A comprehensive report was provided by Sustainable Travel International, which included key sustainability areas covered by the GSTC Destination Criteria that the destination can improve upon based on the findings.  Stakeholders in the destination participated in the validation of the report and the Criteria and Indicators development process by providing their feedback for improving the GSTC Destination Criteria.


The need for the Global Sustainable Tourism Criteria for Destinations (GSTC-D) was determined in late 2009 by the Destination Stewardship Think Tank co-convened by Royal Caribbean Cruise Lines and Sustainable Travel International. As a result, the GSTC Destination Working Group (the “Destinations WG”) was formed in February 2010. The methodology for the development of the GSTC-D was approved by the Working Group in July 2011, informed by ISEAL guidelines for the development of social and environmental standards.

A working draft of criteria and related performance indicators was proposed in October 2011, incorporating the shared principles from over 37 destination guidelines and standards from around the world. The GSTC Destinations and International Standards Working Groups reviewed the draft and submitted recommendations to the GSTC Board, which approved draft 1 of the Global Sustainable Tourism Criteria for Destinations (GSTC-D) on 7 March 2012, The criteria were subsequently submitted to a public consultation from 2 April  – 4 August 2012  in English, Spanish, French, Mandarin, German, Catalan, and Russian, and they were pilot tested in six Early Adopter destinations in North America, Africa, Europe, the Caribbean, and Asia between May and August 2012. The Draft 1 criteria were revised to incorporate the comments received from the consultation and from the early adopters. All comments were reviewed and addressed, although not necessarily adopted.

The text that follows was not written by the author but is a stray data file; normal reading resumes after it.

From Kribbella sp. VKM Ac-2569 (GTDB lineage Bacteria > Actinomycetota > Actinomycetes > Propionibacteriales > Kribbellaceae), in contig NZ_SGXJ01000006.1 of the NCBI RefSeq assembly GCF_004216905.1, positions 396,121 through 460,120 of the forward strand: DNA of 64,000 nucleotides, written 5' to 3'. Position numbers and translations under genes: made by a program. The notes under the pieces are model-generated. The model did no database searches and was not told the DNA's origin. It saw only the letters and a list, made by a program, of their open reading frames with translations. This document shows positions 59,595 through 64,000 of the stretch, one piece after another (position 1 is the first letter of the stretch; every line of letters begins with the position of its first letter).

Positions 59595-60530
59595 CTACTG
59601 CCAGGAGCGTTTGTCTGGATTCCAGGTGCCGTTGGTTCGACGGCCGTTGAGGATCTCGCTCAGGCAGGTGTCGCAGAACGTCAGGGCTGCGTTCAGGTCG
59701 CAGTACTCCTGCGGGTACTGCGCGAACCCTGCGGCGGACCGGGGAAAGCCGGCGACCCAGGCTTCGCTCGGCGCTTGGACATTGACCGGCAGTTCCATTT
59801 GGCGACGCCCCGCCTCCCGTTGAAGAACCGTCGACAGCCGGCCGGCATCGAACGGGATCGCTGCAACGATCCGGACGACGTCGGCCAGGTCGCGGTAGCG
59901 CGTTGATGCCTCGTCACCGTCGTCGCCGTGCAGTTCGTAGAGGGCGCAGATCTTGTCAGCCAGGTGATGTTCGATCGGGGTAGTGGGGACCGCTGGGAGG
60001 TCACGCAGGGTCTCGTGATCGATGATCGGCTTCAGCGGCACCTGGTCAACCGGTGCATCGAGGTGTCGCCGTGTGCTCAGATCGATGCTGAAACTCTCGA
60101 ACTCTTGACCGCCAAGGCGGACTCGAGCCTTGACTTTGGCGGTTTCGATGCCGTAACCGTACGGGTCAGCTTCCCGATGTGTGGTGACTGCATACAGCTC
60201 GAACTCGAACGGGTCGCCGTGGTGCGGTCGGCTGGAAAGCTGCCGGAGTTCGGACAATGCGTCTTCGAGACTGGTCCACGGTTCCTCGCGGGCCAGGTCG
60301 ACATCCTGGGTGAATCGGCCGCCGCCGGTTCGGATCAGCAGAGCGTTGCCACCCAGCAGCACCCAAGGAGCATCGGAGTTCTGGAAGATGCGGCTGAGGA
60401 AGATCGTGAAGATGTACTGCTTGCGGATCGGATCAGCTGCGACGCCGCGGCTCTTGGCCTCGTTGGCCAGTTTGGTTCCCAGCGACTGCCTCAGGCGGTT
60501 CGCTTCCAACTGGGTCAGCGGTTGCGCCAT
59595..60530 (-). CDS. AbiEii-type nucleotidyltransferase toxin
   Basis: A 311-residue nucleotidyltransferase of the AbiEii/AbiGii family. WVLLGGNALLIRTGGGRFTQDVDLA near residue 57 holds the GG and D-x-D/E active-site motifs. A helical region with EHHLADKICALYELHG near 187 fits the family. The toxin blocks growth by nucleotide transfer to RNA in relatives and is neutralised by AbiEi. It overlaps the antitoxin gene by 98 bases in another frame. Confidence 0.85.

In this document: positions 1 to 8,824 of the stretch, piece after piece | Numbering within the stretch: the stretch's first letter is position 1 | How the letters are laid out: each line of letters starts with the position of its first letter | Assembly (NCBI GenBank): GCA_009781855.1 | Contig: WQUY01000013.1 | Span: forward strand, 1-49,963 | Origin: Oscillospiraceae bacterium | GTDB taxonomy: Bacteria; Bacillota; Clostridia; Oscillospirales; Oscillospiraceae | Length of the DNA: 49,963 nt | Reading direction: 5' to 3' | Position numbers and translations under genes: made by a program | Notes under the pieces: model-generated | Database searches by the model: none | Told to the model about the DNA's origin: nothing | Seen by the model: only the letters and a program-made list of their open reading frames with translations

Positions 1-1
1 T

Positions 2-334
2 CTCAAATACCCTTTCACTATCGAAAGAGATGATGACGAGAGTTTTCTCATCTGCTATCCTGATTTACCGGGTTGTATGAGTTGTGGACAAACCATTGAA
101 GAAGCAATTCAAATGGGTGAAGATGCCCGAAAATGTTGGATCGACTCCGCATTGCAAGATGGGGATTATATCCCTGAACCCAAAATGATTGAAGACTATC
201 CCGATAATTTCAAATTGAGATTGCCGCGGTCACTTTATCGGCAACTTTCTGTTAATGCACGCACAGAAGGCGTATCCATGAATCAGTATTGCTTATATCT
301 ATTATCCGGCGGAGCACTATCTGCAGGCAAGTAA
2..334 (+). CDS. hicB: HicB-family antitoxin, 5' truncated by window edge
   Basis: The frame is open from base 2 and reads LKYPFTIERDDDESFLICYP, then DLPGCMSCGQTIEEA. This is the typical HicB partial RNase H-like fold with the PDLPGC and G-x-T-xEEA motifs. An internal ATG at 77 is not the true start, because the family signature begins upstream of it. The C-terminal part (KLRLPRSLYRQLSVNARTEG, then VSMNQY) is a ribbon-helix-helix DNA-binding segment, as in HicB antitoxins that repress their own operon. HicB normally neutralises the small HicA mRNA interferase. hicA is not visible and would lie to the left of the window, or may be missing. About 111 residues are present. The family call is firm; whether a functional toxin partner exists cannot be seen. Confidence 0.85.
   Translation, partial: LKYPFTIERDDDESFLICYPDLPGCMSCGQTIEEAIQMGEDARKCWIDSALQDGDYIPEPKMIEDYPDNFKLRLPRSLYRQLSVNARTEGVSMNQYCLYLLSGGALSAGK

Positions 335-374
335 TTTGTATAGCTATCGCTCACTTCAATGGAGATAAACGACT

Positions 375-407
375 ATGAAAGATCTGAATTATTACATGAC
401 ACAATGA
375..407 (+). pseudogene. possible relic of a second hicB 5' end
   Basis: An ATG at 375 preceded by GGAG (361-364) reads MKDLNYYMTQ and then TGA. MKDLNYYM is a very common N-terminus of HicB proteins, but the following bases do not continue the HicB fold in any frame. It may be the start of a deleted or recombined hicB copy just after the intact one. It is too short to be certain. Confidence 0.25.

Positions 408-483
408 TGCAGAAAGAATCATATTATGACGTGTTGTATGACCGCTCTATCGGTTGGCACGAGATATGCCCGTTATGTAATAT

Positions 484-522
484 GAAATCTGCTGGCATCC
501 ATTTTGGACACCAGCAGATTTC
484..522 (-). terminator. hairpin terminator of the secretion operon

Draft 2 was approved by the GSTC Destinations and International Standards WGs in October 2012 and approved by the Board in November. Draft 2 was published for public consultation from December 1, 2012 to April 15, 2013 in English, Spanish, and Mandarin, as very few comments were received to the first survey in other languages. A second round of early adopters was used to evaluate the Draft 2 criteria and indicators between March and August 2013. Once again, every comment and suggestion was evaluated, and Draft 3 of the criteria, incorporating the results of the second public consultation and the second round of early adopters, was submitted to the Destinations WG in September 2013.  After incorporating the recommendations of the WG, the Global Sustainable Tourism Criteria for Destinations (GSTC-D) were approved by the GSTC Board on 31 October 2013.